Taoiseach ‘very encouraged’ by Pope Francis’s declaration to allow priests bless same-sex couples

Ursula Halligan of We are Church group says declaration ‘a small step in the right direction’ but that conditions attached are ‘mean, stingy, and grudging’

Taoiseach Leo Varadkar said he was “very encouraged” by Pope Francis’s declaration on Monday allowing priests to bless same-sex couples.

“While there is no change in doctrine, I really feel the pope’s pastoral approach is making the Church a warmer place for so many people who may have felt unwanted or excluded in the past,” the Taoiseach said.

Mr Varadkar said he was also “grateful for [the pope’s] leadership on the issues of war and climate change”.

Former president Mary McAleese felt that, while the declaration was “nowhere near enough”, it did signify “a massive climbdown by Pope Francis and the DDF [Dicastery for the Doctrine of the Faith]”.


Their comments followed publication by the Vatican on Monday of the declaration Fiducia supplicans, issued by the DDF and approved by Pope Francis, that “when two people request a blessing, even if their situation as a couple is `irregular’, it will be possible for the ordained minister to consent. However, this gesture of pastoral closeness must avoid any elements that remotely resemble a marriage rite.”

Ms McAleese described the declaration as “surely the biggest and hastiest change of teaching ever” in the Catholic Church, noting that in March 2021, the Vatican “banned such blessings in perpetuity because God, according to DDF, cannot bless sin, and gay married Catholics are, in its view, incapable of receiving or expressing God’s grace”. The language, she said, was “vile, homophobic and preposterous, but Francis freely signed it. There was uproar around the world and both Belgium and Germany moved to offer priestly blessings to gay married couples.”

Monday’s declaration was “not a complete U-turn”, she said. It was a case of Pope Francis “reluctantly and very tentatively following the lead of the wealthy German Church and the influential Belgian Church, both of whom have shown determination to face down outmoded, untenable Church teaching and practices which are draining the Church of its lifeblood… faithful people”.

Ursula Halligan of the We are Church group felt the declaration was “a small step in the right direction”, but was so circumscribed by conditions that it was “mean, stingy, and grudging” in ways that blessings from God would not be. Same-sex couples in committed loving relationships were expected to go “skulking around a corner” where a priest could offer a blessing. The Vatican, she said, “will keep tying itself in knots until it faces core issues around the person and human sexuality” and takes on board the insights of science, psychology and theology.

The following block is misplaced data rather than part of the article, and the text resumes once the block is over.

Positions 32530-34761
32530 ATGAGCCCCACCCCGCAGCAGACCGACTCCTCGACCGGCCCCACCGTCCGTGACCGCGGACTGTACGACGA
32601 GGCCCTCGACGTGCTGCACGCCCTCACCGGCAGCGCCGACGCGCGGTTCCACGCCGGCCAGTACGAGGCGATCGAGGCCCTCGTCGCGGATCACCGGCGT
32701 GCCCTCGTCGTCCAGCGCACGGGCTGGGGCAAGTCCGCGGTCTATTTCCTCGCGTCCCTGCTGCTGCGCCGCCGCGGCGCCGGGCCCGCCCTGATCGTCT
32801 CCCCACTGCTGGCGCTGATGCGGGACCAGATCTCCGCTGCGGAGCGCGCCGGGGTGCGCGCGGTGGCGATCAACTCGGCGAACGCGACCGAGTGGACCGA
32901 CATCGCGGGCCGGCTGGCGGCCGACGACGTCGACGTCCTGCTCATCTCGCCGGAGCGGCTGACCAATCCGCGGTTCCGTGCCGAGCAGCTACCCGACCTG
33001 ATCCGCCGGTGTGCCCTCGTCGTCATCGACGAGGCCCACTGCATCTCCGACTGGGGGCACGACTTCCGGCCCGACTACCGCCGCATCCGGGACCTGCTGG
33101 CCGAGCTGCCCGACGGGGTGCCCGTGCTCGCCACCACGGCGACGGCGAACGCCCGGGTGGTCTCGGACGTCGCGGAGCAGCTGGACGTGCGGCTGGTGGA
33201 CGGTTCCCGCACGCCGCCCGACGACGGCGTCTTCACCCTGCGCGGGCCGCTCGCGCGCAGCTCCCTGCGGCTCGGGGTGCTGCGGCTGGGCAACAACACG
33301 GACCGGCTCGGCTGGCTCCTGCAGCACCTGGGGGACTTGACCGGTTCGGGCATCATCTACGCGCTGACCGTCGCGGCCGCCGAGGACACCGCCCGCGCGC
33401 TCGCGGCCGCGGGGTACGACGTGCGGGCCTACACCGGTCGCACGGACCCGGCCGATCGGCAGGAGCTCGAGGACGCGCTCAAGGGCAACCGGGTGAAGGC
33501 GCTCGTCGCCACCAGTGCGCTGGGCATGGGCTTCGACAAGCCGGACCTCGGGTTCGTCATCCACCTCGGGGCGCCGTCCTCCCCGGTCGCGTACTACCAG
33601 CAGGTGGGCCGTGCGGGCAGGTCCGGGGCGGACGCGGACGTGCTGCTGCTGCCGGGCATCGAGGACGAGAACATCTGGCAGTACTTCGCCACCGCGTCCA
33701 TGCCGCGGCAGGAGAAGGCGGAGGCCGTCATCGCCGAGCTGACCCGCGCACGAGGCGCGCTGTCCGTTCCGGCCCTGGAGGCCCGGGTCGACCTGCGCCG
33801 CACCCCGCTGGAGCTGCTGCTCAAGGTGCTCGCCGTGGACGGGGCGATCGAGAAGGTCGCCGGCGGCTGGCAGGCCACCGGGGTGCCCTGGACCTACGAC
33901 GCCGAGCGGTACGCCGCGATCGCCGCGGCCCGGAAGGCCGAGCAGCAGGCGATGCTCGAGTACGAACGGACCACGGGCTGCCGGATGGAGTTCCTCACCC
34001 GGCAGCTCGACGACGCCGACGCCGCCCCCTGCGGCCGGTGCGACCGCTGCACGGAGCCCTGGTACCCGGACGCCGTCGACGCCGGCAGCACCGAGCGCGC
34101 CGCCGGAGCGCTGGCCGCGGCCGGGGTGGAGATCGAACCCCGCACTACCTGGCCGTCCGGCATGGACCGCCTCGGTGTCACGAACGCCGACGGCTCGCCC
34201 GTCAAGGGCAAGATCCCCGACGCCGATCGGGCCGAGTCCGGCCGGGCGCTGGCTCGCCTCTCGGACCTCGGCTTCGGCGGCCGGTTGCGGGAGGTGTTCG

LGBT Ireland welcomed the declaration as a “step forward”, but felt “LGBTQI+ people are still not equal in the eyes of the Vatican, and the blessings come with many terms and conditions that effectively ‘other’ same-sex unions”. It hoped for “further moves to enact changes to fully welcome those members of the LGBTQI+ community who are interested into the Church”.

Theologian Gina Menzies noted how “the German Church has been doing these blessings for some time and some clergy here too”. Besides, “the Church has been blessing animals, houses, all sorts, for centuries”, she said.

The Association of Catholic Priests welcomed the declaration as “a major shift by the church in response to same-sex couples and to couples in irregular unions”. It commended “the bravery of Pope Francis.” Fr Tim Hazelwood, of the ACP leadership team, said it would be “a great relief and support to priests who are sensitive and supportive to the pastoral and spiritual needs of same-sex couples and couples in irregular unions”.

Fr Tony Flannery, co-founder of the ACP, was “very happy” at the declaration, which was consistent with the general approach of Pope Francis, “in that he constantly emphasises the pastoral rather than the dogmatic”. He noted how, increasingly, issues for which he himself had been removed from ministry in 2012 “are becoming official Church positions – and yet nobody in authority in the Church seems interested in doing anything about my situation”.

  • Sign up for push alerts and have the best news, analysis and comment delivered directly to your phone
  • Find The Irish Times on WhatsApp and stay up to date
  • Our In The News podcast is now published daily – Find the latest episode here
Patsy McGarry

Patsy McGarry

Patsy McGarry is a contributor to The Irish Times